Dr. Kaufman carried photocopies of some notes and images of interest. I found the following image from collections at the New York Public Library via Wikimedia Commons that shows sites more as Stowe experienced them.
By Lane & Scott, FitzHugh Lane [Public domain], via Wikimedia Commons
The most easily identified buildings in the lithograph from the left are: First Parrish Church, Massachusetts Hall, Winthrop Hall, Maine Hall, Bowdoin Chapel, and Appleton Hall. Dr. Kaufman related the story of Harriet Beecher Stowe using her husband's office in Massachusetts Hall to write parts of Uncle Tom's Cabin.
Note a confusion in local informal history. The Bowdoin publication "Academic Spotlight" in an article "Tracing Lasting, Local Footprints of 'Uncle Tom's Cabin'" relates the story of a student tour guide who incorrectly identifies the site of Calvin Stowe's office as Appleton Hall.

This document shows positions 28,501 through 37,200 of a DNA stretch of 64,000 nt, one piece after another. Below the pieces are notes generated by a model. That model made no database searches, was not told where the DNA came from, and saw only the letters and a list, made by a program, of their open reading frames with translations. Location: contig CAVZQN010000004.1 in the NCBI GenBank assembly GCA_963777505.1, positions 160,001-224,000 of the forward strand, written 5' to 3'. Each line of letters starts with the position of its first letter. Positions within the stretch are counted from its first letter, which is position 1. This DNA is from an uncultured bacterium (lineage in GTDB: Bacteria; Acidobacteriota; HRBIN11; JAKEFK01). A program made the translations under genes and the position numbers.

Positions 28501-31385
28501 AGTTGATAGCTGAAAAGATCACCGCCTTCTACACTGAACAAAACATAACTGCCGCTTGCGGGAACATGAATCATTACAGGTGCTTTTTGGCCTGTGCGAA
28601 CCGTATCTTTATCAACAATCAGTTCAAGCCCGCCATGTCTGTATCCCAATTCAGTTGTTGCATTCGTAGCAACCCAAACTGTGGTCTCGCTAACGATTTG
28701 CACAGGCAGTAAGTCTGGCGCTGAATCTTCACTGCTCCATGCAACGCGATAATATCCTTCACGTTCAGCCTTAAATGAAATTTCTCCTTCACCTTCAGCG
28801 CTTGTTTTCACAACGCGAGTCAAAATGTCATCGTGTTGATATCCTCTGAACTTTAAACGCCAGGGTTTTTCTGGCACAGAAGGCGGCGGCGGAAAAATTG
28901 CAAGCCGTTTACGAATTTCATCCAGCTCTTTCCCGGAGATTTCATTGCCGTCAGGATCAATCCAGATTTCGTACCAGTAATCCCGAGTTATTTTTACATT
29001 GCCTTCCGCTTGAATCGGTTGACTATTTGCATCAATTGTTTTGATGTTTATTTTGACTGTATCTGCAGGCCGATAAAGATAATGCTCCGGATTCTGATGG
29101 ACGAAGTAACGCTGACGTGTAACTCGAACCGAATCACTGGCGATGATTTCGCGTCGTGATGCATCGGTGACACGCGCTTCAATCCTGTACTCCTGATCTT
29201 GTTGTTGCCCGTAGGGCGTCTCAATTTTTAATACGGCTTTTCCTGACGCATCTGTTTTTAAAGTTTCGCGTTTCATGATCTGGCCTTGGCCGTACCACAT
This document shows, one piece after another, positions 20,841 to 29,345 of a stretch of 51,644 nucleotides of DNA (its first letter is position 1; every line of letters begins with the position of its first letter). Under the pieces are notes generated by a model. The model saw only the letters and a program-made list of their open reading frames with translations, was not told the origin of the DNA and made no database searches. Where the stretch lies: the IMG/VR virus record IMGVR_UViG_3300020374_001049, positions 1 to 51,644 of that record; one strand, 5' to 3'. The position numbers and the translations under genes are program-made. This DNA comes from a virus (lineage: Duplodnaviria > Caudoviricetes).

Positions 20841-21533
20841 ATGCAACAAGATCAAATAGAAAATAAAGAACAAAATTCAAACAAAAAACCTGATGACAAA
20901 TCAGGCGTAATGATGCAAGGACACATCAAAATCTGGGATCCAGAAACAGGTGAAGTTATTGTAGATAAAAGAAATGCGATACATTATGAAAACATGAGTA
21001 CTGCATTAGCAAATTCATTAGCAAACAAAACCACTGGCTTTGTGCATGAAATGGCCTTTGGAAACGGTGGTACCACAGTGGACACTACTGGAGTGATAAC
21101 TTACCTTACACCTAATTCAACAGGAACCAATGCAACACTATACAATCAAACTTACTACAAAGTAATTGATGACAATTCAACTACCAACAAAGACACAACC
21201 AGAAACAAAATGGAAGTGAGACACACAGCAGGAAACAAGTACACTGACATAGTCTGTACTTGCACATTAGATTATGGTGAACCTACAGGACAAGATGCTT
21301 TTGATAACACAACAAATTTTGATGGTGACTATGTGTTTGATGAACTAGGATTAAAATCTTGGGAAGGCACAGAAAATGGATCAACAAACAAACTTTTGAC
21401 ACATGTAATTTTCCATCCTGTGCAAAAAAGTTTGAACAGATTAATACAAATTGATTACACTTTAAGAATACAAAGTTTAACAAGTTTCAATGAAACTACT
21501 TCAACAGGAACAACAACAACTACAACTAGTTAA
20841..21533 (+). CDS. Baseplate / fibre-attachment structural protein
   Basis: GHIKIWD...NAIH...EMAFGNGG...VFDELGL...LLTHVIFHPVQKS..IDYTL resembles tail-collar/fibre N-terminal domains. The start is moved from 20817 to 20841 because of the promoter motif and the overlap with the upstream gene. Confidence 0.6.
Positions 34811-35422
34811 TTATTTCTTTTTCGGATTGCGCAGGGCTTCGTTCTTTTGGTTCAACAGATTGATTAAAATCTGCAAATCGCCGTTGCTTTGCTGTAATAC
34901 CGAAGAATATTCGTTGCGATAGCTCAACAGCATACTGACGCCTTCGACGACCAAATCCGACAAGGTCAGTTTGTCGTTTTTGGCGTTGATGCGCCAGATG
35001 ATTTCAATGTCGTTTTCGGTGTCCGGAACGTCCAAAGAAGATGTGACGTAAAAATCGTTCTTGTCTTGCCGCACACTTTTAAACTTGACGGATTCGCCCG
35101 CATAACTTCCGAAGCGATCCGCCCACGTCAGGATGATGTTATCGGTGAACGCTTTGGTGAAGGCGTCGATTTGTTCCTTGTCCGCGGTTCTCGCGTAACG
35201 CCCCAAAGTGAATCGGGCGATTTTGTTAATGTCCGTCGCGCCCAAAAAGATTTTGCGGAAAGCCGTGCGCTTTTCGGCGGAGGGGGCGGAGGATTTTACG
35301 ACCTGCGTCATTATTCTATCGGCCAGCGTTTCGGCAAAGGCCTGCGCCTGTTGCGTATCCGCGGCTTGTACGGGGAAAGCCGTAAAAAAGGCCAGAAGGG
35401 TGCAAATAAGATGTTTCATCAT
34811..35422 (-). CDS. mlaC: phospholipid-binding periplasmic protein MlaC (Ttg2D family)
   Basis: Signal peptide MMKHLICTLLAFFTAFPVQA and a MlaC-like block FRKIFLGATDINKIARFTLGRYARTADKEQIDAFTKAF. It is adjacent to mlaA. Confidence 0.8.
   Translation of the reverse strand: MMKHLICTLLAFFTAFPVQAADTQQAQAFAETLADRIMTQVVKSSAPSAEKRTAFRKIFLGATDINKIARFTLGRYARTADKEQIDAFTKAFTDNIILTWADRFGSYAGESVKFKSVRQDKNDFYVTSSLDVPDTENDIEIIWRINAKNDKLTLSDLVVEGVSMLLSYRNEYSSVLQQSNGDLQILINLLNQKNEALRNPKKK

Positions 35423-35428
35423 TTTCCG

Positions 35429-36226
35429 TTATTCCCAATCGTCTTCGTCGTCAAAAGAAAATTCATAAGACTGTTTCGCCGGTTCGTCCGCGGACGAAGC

As a student tour guide for Bowdoin's Office of Admissions, Tom Brickler '10 had led dozens of prospective students past Appleton Hall.
Stopping, he would say: "It was here, where Harriet Beecher Stowe sometimes worked on the novel Uncle Tom's Cabin." For full dramatic effect, he might add the words: "writing late into the stormy winter night."
The author of the Spotlight article suggests:
Though it is campus legend, no one knows for sure if Stowe—the wife of a Bowdoin professor—actually worked there during the years that she wrote the novel in Brunswick. But it hardly matters: The compulsion to imagine and re-imagine the daily existence of luminaries connected to Bowdoin—including Henry Wadsworth Longfellow, Joshua Chamberlain, and Nathaniel Hawthorne—is part of the ambience of being at such a historically significant college.
While it may "hardly matter" to casual visitors and some reporters, it clearly matters to Stowe enthusiasts and scholars. If these kinds of historical resources were more easily accessible, then perhaps we can increase the number of people who care about the historical details.